Paul Steinbach
Paul Steinbach joined the Athletic Business staff in November 1999, and now holds the title of senior editor. His work covering college athletics and sports facility operation has garnered several regional and national journalism honors, including a Jesse H. Neal National Business Journalism Award. He is a 1989 graduate of the University of Wisconsin and currently resides with his children Jack and Libby in his hometown of West Bend, Wis. In his spare time, he enjoys mowing patterns into his backyard ballpark — the naming rights to which are still available.
  • Thursday, July, 02, 2015
    Roll-Up Doors Flood Wellness Center Pool with Fresh Air

    In recreation centers, roll-up doors made of metal are typically used to allow for easy transport of equipment between indoor and outdoor activity spaces, or to close off storage areas or point-of-sale operations.


  • Friday, June, 26, 2015
    Report: FSU Freshman QB Punched Woman in Face

    More off-field quarterback controversy at Florida State. Seminoles head coach Jimbo Fisher has suspended freshman quarterback De’Andre Johnson indefinitely for an undisclosed violation of team rules.


  • Wednesday, June, 24, 2015
    Spectator Venues Are Realizing the Benefits of Downsizing Seating Capacity

    "You don't build the church for Easter Sunday," the saying goes, and the same applies to the sizing of today's sports cathedrals — the stadiums and arenas at the highest levels of competition — many of which are recognizing the strategic benefits of downsizing their seating capacities.


  • Thursday, June, 11, 2015
    U. of Alabama MAC Is a Transparent Showpiece

    By design, multipurpose activity courts are confined spaces — their dasher systems often relegated to out-of-the-way reaches of a recreation center's footprint. In some cases, MACs are completely enclosed rooms of floor-to-ceiling cinderblock. Not so at the University of Alabama's Student Activity Center at Presidential Village, where the MAC — and the activities it accommodates — is on full display. Glass dashers standing eight feet tall surround most of the synthetic playing surface lined for basketball, hockey and soccer, with netting extending to the rafters to keep projectiles in and out. Convertible goals can be recessed for soccer or brought into the field of play for hockey (with glass added to close off the rink end walls).

    The MAC is situated as one of three courts in an otherwise hardwood gym on the center's second level. It's the first element visitors see as they reach the top of a monumental staircase. Says Dave Larson, senior vice president and director of design for Bloomfield Hills, Mich.-based TMP Architecture Inc., "We wanted a transparent element that wouldn't break up the flow of the space visually."


    This article originally appeared in the May 2015 issue of Athletic Business with the title "Design Details"


  • Wednesday, May, 27, 2015
    Small Ice Rink Operators Warming to Solar Power

    It makes sense that there are more companies dealing in solar power in the state of Hawaii than there are those maintaining recreational ice. In fact, at last count, the breakdown was 300 to one. It makes even more sense, then, that Hawaii’s lone arena, the Ice Palace in Honolulu, is harnessing the power of the sun to optimize its operational efficiency.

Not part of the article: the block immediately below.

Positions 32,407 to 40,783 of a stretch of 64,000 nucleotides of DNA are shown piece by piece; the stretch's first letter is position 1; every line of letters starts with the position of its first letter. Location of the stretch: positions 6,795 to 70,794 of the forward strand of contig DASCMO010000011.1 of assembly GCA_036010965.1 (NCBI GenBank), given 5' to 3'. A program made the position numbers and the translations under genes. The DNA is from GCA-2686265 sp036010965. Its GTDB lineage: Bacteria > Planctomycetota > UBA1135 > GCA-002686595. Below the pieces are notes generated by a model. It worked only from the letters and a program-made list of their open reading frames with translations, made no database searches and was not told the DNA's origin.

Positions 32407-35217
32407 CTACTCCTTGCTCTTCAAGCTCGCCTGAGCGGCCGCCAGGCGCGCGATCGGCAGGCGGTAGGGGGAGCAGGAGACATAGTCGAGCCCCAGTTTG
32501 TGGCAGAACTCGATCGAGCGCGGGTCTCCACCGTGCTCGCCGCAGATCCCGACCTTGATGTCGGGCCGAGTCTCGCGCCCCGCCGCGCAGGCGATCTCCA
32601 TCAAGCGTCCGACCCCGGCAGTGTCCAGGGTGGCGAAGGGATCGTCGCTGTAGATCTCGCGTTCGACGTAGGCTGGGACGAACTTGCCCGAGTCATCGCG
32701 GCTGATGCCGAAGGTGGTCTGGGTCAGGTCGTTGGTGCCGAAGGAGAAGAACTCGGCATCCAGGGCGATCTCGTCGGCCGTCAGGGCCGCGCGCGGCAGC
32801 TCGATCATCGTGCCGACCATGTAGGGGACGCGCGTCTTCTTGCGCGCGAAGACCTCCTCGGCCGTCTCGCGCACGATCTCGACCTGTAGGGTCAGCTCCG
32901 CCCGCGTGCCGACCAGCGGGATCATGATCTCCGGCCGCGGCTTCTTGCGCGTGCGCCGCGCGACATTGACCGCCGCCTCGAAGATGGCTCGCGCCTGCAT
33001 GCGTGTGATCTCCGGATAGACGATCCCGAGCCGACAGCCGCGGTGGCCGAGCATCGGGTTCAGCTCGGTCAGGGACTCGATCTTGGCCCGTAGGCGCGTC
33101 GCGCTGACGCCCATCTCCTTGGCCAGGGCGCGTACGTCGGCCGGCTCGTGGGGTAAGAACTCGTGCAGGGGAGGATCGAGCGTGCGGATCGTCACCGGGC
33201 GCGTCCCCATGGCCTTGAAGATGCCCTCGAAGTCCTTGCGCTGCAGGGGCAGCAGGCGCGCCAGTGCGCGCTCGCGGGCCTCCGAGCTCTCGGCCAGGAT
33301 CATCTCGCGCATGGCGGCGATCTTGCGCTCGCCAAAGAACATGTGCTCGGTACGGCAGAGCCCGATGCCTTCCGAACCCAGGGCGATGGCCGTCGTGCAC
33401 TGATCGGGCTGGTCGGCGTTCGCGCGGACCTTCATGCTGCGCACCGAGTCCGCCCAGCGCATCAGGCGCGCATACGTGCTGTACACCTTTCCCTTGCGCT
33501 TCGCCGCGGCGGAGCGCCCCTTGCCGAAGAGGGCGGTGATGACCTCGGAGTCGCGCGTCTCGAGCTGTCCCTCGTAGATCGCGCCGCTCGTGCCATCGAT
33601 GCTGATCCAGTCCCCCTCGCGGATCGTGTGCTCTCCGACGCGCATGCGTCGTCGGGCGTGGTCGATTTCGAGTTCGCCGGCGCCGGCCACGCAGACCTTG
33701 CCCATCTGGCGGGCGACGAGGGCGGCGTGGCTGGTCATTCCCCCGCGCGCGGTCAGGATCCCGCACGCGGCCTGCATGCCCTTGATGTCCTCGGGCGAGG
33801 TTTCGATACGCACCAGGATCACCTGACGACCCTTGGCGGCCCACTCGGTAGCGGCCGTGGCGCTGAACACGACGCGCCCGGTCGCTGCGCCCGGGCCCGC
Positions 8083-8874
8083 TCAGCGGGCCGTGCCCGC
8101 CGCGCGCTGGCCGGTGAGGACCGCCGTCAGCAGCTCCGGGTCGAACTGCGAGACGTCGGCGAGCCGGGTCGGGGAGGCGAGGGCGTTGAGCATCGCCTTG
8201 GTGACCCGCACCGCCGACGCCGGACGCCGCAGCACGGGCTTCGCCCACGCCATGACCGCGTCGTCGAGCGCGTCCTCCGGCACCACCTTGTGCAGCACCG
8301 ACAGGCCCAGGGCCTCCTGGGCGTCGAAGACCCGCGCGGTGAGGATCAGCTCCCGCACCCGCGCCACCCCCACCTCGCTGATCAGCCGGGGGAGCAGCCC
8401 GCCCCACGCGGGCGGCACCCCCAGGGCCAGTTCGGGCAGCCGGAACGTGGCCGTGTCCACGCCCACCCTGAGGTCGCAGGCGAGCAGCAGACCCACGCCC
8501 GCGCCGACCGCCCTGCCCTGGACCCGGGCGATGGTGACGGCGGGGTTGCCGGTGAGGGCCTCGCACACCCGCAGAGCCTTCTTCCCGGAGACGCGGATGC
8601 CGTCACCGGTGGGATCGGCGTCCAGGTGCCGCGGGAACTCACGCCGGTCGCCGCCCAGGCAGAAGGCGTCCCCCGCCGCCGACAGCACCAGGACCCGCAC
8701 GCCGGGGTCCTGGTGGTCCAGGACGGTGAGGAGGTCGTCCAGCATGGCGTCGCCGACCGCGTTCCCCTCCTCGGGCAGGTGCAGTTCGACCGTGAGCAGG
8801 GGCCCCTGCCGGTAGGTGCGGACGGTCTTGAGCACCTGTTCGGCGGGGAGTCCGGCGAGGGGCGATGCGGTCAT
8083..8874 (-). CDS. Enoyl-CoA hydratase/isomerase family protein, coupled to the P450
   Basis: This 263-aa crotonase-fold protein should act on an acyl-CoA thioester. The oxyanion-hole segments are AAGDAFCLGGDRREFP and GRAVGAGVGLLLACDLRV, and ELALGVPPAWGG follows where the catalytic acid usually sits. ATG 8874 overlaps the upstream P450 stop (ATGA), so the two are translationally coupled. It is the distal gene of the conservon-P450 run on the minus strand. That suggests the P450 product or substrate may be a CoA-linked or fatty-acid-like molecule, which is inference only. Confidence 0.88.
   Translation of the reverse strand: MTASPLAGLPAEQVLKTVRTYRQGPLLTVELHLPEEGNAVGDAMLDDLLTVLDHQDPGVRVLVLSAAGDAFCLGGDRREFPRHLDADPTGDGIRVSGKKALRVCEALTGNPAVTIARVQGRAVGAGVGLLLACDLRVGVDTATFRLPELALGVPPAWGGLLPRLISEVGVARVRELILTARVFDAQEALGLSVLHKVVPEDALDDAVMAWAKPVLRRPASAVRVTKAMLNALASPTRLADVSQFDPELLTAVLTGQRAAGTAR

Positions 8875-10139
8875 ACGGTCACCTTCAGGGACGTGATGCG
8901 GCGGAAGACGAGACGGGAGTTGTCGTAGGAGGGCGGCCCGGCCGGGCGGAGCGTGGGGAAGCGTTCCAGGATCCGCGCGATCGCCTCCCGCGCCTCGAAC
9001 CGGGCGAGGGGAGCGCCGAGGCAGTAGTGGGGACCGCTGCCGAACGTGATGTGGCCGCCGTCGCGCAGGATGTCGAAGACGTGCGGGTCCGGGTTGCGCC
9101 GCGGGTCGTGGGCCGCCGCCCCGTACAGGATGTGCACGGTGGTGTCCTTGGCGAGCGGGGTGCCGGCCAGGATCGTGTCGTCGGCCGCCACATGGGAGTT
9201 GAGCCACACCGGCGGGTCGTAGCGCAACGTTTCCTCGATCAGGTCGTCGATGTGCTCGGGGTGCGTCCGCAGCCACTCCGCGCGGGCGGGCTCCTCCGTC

• Wednesday, May, 20, 2015
    Athletes-as-Employees Model Would Alter ND Approach

    The University of Notre Dame is the latest school to express that it would withdraw from the current setup of big-time college sports in the event student-athletes are deemed to be employees, according to athletic director Jack Swarbrick, who appeared as a panelist at a Knight Commission on Intercollegiate Sports meeting Tuesday.

    "Notre Dame's just not prepared to participate in any model where the athlete isn't a student first and foremost — that's the hallmark for us," Swarbrick told USA TODAY Sports. "If the entire model were to move toward athletes as employees, we'd head in a different direction. Our president has been clear about that. I'm not articulating a unique position."

    It's one that's not unique to Notre Dame, either. Northwestern University president emeritus Henry Beinen, a Knight Commission member, expressed a hope that Northwestern athletics would likewise seek a different approach to athletics, if the National Labor Relations Board concludes that an employer-employee relationship exists. The NLRB is deliberating the March 2014 ruling of regional director Peter Sung Ohr that Northwestern's scholarship football players are employees of the university, a ruling that included an order that Northwestern players vote on whether or not to unionize.

    "If we wound up with a business where you wound up paying the players to play, I think alumni would have a different view [of college sports]," Beinen said. "I think the faculty would be unaccepting of it, at least at universities like Northwestern and Stanford and maybe Notre Dame, Rice, Duke. … We haven't gotten there by a long shot. Will we? I don't know. I hope not."

    After appearing at a Congressional hearing on the Northwestern unionization effort last May, Stanford University athletic director Bernard Muir told USA Today Sports, "If [Stanford's athletes] are deemed employees, we will opt for a different model."

    Speaking at Tuesday's meeting, NCAA vice president Kevin Lennon reiterated the associations long-standing position that student-athletes are amateurs. “Amateur status, as defined by being college eligible, is compromised when they use their athletic skill for pay,” Lennon said. “The introduction of pay may lead some — not all, but some — to not take full advantage of these educational opportunities that are available to them in their college years.”